Secrets, Gossip, and Gods: The Transformation of Brazilian Candomble

Paperback | November 30, 2005

byPaul Christopher Johnson

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In this wide-ranging book Paul Christopher Johnson explores the changing, hidden face of the Afro-Brazilian indigenous religion of Candomble. Despite its importance in Brazilian society, Candomble has received far less attention than its sister religions Vodou and Santeria. Johnson seeks tofill this void by offering a comprehensive look at the development, beliefs, and practices of Candomble and exploring its transformation from a secret society of slaves--hidden, persecuted, and marginalized--to a public religion that is very much a part of Brazilian culture. Johnson traces thishistorical shift and locates the turning point in the creation of Brazilian national identity and a public sphere in the first half of the twentieth century. His major focus is on the ritual practice of secrecy in Candomble. Like Vodou and Santeria and the African Yoruba religion from which they are descended, Candomble features a hierarchic series of initiations, with increasing access to secret knowledge at each level. As Johnson shows, the nature anduses of secrecy evolved with the religion. First, secrecy was essential to a society that had to remain hidden from authorities. Later, when Candomble became known and actively persecuted, its secrecy became a form of resistance as well as an exotic hidden power desired by elites. Finally, asCandomble became a public religion and a vital part of Brazilian culture, the debate increasingly turned away from the secrets themselves and toward their possessors. It is speech about secrets, and not the content of those secrets, that is now most important in building status, legitimacy andpower in Candomble. Offering many first hand accounts of the rites and rituals of contemporary Candomble, this book provides insight into this influential but little-studied group, while at the same time making a valuable contribution to our understanding of the relationship between religion and society.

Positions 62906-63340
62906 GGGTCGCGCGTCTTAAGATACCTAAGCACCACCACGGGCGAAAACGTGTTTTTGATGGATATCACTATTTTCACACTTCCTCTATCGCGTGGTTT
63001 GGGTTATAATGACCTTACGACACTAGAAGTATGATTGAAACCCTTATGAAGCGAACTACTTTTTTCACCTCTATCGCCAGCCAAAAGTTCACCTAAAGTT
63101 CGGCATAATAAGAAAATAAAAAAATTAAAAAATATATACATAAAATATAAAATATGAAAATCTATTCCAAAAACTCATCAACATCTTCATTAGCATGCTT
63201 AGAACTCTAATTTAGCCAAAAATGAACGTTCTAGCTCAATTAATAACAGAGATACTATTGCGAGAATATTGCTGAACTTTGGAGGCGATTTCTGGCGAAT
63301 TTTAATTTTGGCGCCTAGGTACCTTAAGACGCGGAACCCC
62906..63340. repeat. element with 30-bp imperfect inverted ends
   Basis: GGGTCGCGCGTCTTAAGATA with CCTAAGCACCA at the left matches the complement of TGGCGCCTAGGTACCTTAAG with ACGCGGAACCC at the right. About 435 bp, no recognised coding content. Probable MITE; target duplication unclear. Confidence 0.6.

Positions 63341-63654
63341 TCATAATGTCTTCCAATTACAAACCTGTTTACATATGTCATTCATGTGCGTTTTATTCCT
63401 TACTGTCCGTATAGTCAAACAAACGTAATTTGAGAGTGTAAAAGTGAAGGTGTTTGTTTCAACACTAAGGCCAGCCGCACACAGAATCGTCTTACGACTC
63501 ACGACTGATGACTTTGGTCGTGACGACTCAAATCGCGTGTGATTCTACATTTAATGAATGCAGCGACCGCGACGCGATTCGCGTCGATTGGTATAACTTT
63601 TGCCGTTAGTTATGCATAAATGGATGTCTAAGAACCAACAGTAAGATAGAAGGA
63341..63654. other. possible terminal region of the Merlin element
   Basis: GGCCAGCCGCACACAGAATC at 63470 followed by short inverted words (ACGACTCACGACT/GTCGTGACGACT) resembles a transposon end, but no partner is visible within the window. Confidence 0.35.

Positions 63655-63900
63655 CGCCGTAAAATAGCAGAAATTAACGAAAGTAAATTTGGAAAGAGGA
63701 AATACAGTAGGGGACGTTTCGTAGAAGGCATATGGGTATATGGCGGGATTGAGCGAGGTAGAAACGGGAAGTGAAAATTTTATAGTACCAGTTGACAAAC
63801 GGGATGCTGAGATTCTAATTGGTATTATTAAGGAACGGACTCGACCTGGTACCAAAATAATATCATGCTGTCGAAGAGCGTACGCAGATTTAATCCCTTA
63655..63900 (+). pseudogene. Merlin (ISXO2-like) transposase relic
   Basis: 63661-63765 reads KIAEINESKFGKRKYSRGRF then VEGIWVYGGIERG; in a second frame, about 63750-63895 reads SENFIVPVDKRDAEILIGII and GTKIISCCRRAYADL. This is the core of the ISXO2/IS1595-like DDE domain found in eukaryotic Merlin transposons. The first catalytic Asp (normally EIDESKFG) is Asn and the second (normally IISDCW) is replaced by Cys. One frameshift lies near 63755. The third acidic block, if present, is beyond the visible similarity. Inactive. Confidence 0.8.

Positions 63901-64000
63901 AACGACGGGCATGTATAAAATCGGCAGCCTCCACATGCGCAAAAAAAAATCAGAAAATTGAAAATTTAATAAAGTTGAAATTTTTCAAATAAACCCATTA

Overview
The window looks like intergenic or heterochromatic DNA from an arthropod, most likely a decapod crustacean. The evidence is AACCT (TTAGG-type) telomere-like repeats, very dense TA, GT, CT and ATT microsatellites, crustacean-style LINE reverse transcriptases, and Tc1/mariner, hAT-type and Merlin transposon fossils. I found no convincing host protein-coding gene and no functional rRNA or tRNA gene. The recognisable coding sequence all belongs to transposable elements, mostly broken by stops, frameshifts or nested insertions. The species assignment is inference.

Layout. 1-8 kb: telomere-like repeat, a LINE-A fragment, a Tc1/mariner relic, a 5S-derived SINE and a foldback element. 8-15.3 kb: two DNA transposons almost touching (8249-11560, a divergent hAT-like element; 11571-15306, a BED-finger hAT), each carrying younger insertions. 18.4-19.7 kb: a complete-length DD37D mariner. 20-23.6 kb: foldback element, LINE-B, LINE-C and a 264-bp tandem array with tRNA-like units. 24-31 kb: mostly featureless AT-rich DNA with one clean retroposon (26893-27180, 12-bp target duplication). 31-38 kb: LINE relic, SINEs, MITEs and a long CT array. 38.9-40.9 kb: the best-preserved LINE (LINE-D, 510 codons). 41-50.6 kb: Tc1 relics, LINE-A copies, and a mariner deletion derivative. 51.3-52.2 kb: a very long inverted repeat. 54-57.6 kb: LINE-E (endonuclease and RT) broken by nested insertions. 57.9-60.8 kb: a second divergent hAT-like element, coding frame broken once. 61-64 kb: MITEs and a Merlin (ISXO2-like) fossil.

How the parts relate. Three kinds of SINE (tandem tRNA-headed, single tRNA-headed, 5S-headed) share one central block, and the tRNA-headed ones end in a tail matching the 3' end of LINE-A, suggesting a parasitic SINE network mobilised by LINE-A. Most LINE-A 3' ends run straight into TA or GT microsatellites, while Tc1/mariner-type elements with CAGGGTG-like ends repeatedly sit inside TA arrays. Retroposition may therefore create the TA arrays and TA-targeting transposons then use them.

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In this wide-ranging book Paul Christopher Johnson explores the changing, hidden face of the Afro-Brazilian indigenous religion of Candomble. Despite its importance in Brazilian society, Candomble has received far less attention than its sister religions Vodou and Santeria. Johnson seeks tofill this void by offering a comprehensive l...

Paul Christopher Johnson is Associate Professor in the Department of History at the University of Michigan-Ann Arbor. He has published many articles on Brazil, the Caribbean, and American popular culture, exploring the relation of religion to social identity, memory, and practice.

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Format:PaperbackDimensions:240 pages, 9.45 × 6.1 × 0.98 inPublished:November 30, 2005Publisher:Oxford University PressLanguage:English

The following ISBNs are associated with this title:

ISBN - 10:0195188225

ISBN - 13:9780195188226

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"Johnson has achieved a masterful synthesis of fieldwork and theory, replacing the misleading notion of syncretism and its reified dualisms with the historically nuanced concept of 'secretism.' His book represents a breakthrough in studies of Brazilian Candomble because it relates localworlds and ritual networks to the rise of nationalism and the bourgeois public sphere." --Andrew Apter, Associate Professor of Anthropology, University of Chicago